The Well-Tempered Ear

Classical music: The Madison Area Youth Chamber Music Orchestra (MAYCO) performs music of Haydn and Mendelssohn plus a world premiere of a work by Madison composer Olivia Zeuske this Friday night at the First Unitarian Society. | July 9, 2014

By Jacob Stockinger

Few young musicians, or older ones for that matter, lead a busier schedule than the young University of Wisconsin-Madison violist and conductor Mikko Rankin Utevsky (below).

Mikko Utevsky with baton

Recently returned from a stay in Europe, Utevsky will show his latest ambitious achievement in a program this Friday night.

That is when the Madison Area Youth Chamber Orchestra (MAYCO, seen below in a performance last year in Mills Hall at the UW-Madison), which was founded by Utevsky while he was still a student at Madison East High School, opens its fourth season on Friday night at 7:30 p.m.

MAYCO orchestra close up

The concert will take place in the crisply designed Atrium auditorium of the First Unitarian Society of Madison (below, in a photo by Zane Williams), 900 University Bay Drive, on Madison near west side. Tickets are $7, with donations requested from students.

FUS Atrium, Auditorium Zane Williams

The gifted pianist Thomas Kasdorf (below), a graduate of the University of Wisconsin-Madison School of Music, where he studied with Christopher Taylor and where he will return as a graduate student this fall, joins the orchestra for the Piano Concerto No. 11 in D Major by Franz Joseph Haydn. (You can hear the legendary Russian pianist Sviatoslav Richter play the concerto in a YouTube video at the bottom)

Thomas Kasdorf

You may recall that this spring Kasdorf answered a Q&A for this blog when he performed the Piano Concerto in A Minor by Edvard Grieg with the Middleton Community Orchestra.

Here is a link to Kasdorf’s interview:

https://welltempered.wordpress.com/2014/06/02/classical-music-qa-native-son-pianist-thomas-kasdorf-talks-about-playing-solo-recitals-chamber-music-and-the-grieg-piano-concerto-with-the-middleton-community-orchestra-which-also-closes-out-i/

And here is a link to The Ear’s positive review of his performance of the Grieg concerto (below):

https://welltempered.wordpress.com/2014/06/07/classical-music-maybe-its-back-to-the-future-the-classical-music-scene-needs-more-groups-to-act-like-the-middleton-community-orchestra-and-break-down-barriers-between-performers-and-listene/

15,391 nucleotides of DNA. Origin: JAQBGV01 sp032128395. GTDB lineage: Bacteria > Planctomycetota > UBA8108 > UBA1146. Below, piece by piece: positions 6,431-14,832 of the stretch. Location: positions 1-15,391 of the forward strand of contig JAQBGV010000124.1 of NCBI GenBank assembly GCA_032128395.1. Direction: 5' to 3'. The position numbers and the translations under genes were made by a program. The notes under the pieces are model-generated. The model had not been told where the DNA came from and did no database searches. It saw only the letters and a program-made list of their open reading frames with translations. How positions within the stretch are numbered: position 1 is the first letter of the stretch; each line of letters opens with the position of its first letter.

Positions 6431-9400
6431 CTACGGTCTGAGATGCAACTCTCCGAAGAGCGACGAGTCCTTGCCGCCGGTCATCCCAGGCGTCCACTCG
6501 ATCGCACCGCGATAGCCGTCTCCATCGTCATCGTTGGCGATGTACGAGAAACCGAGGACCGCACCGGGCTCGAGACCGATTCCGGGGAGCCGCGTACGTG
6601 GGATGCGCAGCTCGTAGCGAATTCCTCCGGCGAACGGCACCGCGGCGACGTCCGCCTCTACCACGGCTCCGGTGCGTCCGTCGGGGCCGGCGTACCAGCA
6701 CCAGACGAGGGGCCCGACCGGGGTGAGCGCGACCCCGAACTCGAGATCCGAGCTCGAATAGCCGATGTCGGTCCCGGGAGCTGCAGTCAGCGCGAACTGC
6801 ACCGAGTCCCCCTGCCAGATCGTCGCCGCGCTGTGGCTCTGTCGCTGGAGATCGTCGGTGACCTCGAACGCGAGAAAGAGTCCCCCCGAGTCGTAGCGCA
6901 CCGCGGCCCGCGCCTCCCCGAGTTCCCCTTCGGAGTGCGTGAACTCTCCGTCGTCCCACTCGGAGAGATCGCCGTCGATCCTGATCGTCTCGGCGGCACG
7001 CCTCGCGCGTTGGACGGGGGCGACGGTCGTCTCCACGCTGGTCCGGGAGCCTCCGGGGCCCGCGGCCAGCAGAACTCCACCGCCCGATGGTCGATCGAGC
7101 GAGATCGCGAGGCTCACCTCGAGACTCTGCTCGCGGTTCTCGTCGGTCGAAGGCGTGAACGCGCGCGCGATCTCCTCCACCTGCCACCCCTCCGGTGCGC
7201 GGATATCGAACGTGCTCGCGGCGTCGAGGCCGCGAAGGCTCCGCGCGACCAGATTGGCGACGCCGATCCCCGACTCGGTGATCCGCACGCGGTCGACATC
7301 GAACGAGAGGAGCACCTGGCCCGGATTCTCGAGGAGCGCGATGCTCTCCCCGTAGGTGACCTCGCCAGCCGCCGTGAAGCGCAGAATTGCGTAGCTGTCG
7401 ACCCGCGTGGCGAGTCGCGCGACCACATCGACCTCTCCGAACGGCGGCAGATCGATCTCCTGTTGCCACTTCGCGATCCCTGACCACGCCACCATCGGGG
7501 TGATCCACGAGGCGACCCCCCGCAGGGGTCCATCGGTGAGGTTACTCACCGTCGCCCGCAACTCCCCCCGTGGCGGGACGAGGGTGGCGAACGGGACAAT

MCO june 2014 Thomas Kasdorf plays Grieg

Also on the program are the “Reformation” Symphony by Felix Mendelssohn and the world premiere of the chamber symphony “Experiment No. 1” by Olivia Zeuske (below). Zeuske just graduated from the UW-Madison with a double major in English and music composition, which she studied with professor and composer Steven Dembski.

olivia zeuske 2014

MAYCO’S NEXT CONCERT

MAYCO’s next concert this summer will be at 7:30 p.m. on Friday, August 22, 2014. Called “Summer Magic,” it features soprano Caitlin Ruby Miller. The program includes the Overture to “The Magic Flute” by Wolfgang Amadeus Mozart; “Knoxville: Summer of 1915” by Samuel Barber: and the Symphony No. 9 in E-flat Major, Op. 70, by Dmitri Shostakovich. The concert will be held in UW Music Hall, 925 Bascom Mall, at the base of Bascom Hill.

For more information about MAYCO, including background, concerts, programs, photos and how to support and join MAYCO, visit:

http://madisonareayouthchamberorchestra.org/


5 Comments »

  1. This in from Ms. Rice:

    Ms. Rice has just one change to suggest:

    In your title, don’t you mean to say Madison Area Youth Chamber Orchestra (which you then abbreviate as MAYCO) ?

    Over and out,

    Ms. Rice

    Comment by Ann Boyer — July 9, 2014 @ 8:59 am

    • Hi Ms. Rice,
      Yes, I certainly did.
      You are absolutely right.
      Dumb mistake.
      It has been corrected now.
      Thank you.
      The Ear

      Comment by welltemperedear — July 9, 2014 @ 9:07 am

  2. What is the style or general nature of the Experiment chamber symphony? Has anyone heard a rehearsal? MBB

    Comment by Michael BB — July 9, 2014 @ 1:24 am

    • It’s a more demanding listen than some of our past premieres – its harmonic and rhythmic complexities are of structural (as opposed to simply coloristic) importance. It does not follow a traditional form (sonata, rondo, etc) but does have an easily intelligible form of its own within each of the three movements, and resonances between movements as well created by recurring sonorities and rhythmic patterns. You won’t walk out humming a tune, but you will enjoy the colors and harmonies, I think. It is not aggressively ‘modern’ or ‘angular’ either – one of the players compared it to Debussy’s “Prelude to the Afternoon of a Faun” this morning in rehearsal, which I thought was interesting. Wouldn’t have been my analogue, but I can hear some sonorities in common.

      But please, come hear it and judge for yourself!

      Comment by Mikko Utevsky — July 9, 2014 @ 10:31 pm


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